Gilbert and Lenore are senior partners of Wilson Nesbitt, solicitors. Gilbert has been a solicitor since 1978 and a partner in the firm since 1982. Gilbert has been a member of the Society of Trusts and Estate Practitioners since shortly after it’s foundation in the 1990s.Lenore has been a solicitor since 2009, a partner in Wilson Nesbitt since 2012 and a member of the Society of Trusts and Estate Practitioners for the last ten years. They share responsibility for the tax, trust, wills and estate administration department of Wilson Nesbitt assisted by six specialists. Either Gilbert or Lenore are happy to have a phone or video call or meet clients face to face (behind Perspex screens) to discuss Inheritance Tax, complex Will planning or other matters in either our Belfast or Bangor offices.
POSTAL WILL OR ENDURING POWER OF ATTORNEY MAKING
We provide you with a free postal information pack on how to make your Wills and Enduring Powers of Attorney by completing and returning a questionnaire to us, receiving draft Wills and Enduring Powers of Attorney from us for you to review, using our phone helpline and then receiving you are ready to sign Will & Enduring Power of Attorney with instructions on how to sign the documents in accordance with the legal requirements.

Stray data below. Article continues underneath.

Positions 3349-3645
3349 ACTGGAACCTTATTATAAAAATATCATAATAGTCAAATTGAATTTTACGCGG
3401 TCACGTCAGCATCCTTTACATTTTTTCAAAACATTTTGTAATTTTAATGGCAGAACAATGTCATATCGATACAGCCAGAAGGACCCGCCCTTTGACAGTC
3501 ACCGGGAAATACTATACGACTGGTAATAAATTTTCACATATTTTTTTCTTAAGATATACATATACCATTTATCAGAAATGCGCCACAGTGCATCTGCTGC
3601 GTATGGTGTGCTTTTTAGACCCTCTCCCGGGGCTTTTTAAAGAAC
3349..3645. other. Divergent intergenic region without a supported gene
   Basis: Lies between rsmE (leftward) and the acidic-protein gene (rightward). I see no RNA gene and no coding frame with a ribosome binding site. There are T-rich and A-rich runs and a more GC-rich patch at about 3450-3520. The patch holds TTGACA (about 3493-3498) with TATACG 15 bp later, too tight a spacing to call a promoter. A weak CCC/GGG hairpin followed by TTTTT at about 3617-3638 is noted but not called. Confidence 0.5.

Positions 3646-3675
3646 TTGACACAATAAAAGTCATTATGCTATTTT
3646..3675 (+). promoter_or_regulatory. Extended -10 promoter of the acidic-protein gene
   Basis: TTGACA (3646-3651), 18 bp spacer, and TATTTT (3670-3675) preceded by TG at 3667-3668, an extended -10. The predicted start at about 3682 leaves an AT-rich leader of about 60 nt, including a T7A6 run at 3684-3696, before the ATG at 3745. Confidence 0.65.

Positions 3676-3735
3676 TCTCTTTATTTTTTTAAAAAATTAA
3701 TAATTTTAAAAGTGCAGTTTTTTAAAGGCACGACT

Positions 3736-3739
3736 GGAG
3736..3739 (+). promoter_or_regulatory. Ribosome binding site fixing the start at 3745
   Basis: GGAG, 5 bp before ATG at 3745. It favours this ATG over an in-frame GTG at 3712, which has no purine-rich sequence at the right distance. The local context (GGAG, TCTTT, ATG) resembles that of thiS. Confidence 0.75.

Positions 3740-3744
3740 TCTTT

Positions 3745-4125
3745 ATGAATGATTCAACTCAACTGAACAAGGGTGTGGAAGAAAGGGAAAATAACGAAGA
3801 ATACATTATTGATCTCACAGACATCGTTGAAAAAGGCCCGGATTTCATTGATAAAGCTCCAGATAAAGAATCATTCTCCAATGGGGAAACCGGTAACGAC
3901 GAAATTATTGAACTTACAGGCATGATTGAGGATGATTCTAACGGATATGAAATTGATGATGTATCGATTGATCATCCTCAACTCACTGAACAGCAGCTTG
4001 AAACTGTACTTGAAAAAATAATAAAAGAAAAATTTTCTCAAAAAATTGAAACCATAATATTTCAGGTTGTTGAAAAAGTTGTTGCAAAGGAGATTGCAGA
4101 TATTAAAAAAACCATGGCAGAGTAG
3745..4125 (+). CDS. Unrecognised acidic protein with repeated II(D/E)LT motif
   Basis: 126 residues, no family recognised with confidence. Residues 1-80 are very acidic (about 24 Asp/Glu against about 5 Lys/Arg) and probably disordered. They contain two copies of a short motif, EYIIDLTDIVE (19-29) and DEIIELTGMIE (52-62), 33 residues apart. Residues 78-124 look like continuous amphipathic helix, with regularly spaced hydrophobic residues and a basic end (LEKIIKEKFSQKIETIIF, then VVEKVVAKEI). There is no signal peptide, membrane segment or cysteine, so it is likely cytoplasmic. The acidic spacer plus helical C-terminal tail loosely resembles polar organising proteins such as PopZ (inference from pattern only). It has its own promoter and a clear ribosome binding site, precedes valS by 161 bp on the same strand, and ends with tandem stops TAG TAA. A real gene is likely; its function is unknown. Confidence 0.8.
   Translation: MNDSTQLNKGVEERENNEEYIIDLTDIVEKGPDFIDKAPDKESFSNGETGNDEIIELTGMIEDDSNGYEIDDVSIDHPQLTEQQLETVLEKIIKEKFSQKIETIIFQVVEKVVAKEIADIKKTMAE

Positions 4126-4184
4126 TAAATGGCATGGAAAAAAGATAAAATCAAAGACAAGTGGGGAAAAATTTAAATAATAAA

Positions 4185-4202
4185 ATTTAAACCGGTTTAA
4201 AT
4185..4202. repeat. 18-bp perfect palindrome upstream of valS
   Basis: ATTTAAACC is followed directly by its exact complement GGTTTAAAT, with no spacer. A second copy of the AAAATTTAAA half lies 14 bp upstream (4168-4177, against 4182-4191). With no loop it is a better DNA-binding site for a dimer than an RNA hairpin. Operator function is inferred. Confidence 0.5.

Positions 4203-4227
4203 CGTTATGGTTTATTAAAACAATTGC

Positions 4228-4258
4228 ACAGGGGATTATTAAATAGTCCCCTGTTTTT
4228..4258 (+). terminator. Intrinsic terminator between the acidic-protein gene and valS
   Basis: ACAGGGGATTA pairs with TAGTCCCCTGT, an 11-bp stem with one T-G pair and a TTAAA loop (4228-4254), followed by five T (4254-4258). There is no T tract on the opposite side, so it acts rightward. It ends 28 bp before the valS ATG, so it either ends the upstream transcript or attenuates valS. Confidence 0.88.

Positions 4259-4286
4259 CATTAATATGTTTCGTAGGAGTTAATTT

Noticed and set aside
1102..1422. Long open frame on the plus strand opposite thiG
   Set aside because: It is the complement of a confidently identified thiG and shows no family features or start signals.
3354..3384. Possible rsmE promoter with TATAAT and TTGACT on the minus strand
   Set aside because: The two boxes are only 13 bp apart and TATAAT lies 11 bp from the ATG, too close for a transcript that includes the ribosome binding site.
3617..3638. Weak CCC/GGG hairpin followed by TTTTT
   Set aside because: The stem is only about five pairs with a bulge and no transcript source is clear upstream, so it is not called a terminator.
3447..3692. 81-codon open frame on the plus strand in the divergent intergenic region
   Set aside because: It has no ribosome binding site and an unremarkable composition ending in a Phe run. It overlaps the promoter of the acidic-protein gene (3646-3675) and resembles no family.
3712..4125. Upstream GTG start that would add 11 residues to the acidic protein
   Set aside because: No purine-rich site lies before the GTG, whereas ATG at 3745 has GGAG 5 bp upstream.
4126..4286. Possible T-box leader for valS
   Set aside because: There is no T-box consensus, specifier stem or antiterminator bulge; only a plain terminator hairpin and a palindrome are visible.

Take the next step and call us on freephone number 0800 840 9293 or email Wills@Wilson-nesbitt.co.uk to request a free postal Wills & Enduring Powers of Attorney information pack on how you can use our postal service at little cost to make your Wills, make your Enduring Power of Attorney, gift transfer your property or arrange a phone or video call or face to face (behind Perspex screens) consultation with one of our solicitors on making your Will, Inheritance Tax planning, gifting or other tax planning matters.
See our other articles on Inheritance Tax, Making your Will or Enduring Power of Attorney:-
- Making a Will;
- Enduring Powers of Attorney;
- Inheritance Tax Personal Allowances & Exemptions;
- Inheritance Tax Residential Nil Rate Band;
- Inheritance Tax Seven Year Rule;
- Inheritance Tax & Deeds of Variation
- Inheritance Tax Business Property Relief;
- Inheritance Tax Trust & Trustees;
- Reduce Inheritance Tax by Charitable Giving;
- Standard Provisions of the Society of Trust & Estate Practitioners;